I consider having cancer a boolean and the propensity to develop cancer a probability. The studies linked in the article don't suggest a high dose of Vitamin D reduces that probability at all. They only tested whether it helps those for which has_cancer is set to True


Correct, the study wasn't about prevention


Related to this, you may find many of the youtube videos by Dr. Eric Berg interesting. He covers many topics related to this, including many of the things to avoid and to include to minimize risk of cancer and numerous other poorly understood chronic issues.

I have been super-dosing vit D, K2-MK7 and magnesium chelate to reverse calcification of the arteries. It is slowly working. My BP is slowly coming down.


If you're looking into reducing BP, the strongest correlation is with body mass. If you have the margin to lose weight, that should be the primary approach. The correlation is roughly 1mmHg per Kg in systolic BP. Diastolic BP drops less per Kg, but is also affected.

There is also a strong correlation with height, but I don't advise losing height :-)


For many people that is true. I have significantly reduced my BMI and my BP actually went up. I do Keto+IF+Berberine and do 2 day FMD, soon to try 5 day FMD. My BP issues are likely due to calcification and inflammation related to metabolic syndrome. I have a blog where I am tracking this if you are curious. [1]

[1] - https://ohblog.org/Metabolic-Syndrome-Hypertension-My-Journe...


If I'm already at a healthy but low BMI, should I increase my body mass so that in case of high blood pressure, I have weight to lose?


You could look into building muscle mass. I would avoid eating junk food and drinking beer until you get a belly, for instance.

A bit of both would probably be okay, though.


What dosage do you use? Over what period have you seen BP reduce?


I started with 4000 IU's D3 + 200 mcg K2-MK7 per fatty meal or snack. I am now up to 12000 IU D3 + 200mcg K2 per fatty meal or snack. This took about a year. My goal is to reach 40,000 IU's per fatty meal, but I can't do that yet, as too much calcium is released into the blood stream and causes muscle pain.


Looking at the paper, I count 45 doctors and editors from across the world, who you've associated with what you regard as a 3rd rate website. It may be such but it behoves you to show that it is, by providing at least some credible evidence aside from the meaningless throwaway '3rd rate'.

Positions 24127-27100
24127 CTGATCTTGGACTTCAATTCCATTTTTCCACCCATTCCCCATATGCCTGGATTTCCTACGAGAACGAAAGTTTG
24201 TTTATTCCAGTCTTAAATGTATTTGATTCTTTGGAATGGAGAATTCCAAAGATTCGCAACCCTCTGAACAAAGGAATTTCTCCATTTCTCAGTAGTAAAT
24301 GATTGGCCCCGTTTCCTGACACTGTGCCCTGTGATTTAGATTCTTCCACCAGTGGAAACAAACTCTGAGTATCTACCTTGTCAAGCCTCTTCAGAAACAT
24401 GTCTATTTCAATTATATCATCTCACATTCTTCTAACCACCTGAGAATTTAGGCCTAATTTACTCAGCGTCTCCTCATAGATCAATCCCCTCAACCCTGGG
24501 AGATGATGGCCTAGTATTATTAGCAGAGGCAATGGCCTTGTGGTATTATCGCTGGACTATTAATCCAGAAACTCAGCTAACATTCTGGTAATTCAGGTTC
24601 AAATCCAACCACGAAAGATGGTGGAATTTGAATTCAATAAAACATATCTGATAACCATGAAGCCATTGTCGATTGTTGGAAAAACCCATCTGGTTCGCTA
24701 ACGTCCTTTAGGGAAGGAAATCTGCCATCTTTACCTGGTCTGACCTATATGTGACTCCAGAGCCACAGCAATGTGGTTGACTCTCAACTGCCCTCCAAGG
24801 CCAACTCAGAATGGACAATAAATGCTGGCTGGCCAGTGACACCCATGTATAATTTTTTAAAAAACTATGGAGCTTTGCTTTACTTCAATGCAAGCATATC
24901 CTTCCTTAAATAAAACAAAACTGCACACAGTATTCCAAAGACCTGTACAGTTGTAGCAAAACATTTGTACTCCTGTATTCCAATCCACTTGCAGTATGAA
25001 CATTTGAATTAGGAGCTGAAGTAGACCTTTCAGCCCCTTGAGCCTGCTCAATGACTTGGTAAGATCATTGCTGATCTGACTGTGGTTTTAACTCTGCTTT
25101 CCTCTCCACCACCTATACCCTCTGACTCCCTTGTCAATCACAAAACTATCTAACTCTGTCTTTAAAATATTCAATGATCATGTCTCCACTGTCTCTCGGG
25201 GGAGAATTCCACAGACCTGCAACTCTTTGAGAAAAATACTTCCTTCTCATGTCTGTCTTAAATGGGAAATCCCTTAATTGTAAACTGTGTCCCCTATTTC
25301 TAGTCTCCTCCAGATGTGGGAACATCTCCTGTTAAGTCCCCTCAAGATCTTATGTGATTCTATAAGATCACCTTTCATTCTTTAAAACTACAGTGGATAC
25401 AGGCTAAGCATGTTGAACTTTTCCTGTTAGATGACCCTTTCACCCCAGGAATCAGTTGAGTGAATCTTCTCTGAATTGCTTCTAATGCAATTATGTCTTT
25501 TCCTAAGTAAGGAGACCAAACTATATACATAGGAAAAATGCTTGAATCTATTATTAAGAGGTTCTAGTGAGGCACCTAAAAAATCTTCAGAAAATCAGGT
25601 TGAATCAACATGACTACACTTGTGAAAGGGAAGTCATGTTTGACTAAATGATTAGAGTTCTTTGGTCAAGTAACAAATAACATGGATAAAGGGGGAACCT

Why are we posting selected shorts from a 3rd rate medical-related website? Orthomolecular.org?

Care to visit their list of "orthomolecular" doctors? http://orthomolecular.org/resources/pract.shtml

This is one step away from homeopathy. Get this shit off HN please.


https://en.wikipedia.org/wiki/Orthomolecular_medicine

> Orthomolecular medicine,[1][2] a form of alternative medicine, aims to maintain human health through nutritional supplementation.

Seconded. If this is what HN becomes, I want no part of it.


Just something to note the company Ortho Molecular is a company that sells high end vitamin supplements, probiotics and other similar things.

Not that it undermines the findings, or makes it less true just something to keep in mind.


It's always important to know about authors' conflicts of interest. However, in this case the results align with a lot of others related to vitamin D's effects on cancer and the immune system in general. (I believe it's possible for the raw number of studies supporting a position to also be a misleading figure, but in this case I don't sense that's what's going on.)

Fun fact, vitamin D was a treatment for tuberculosis before antibiotics. https://www.ncbi.nlm.nih.gov/pubmed/29804293


Instead of flagging this, why not replace it with the original article?

https://jamanetwork.com/journals/jama/article-abstract/27301...


Thanks, we've updated the link from http://www.orthomolecular.org/resources/omns/v15n12.shtml and turned off the flags.


Recently came across an interesting book about cancer.

How to Starve Cancer by Jane McLelland

This woman claims to have reversed her cancer by using a combination of off label drugs and supplements to starve the cancer.


It's hard to establish much causation from a single sample - her cancer could have gone into remission due to other causes, and without clinical trials, her story is simply survival bias at work.


I'd be very wary. Without a controlled study, efforts such as that amount to witchcraft - random coincidence interpreted as cause-and-effect. Is it replicable?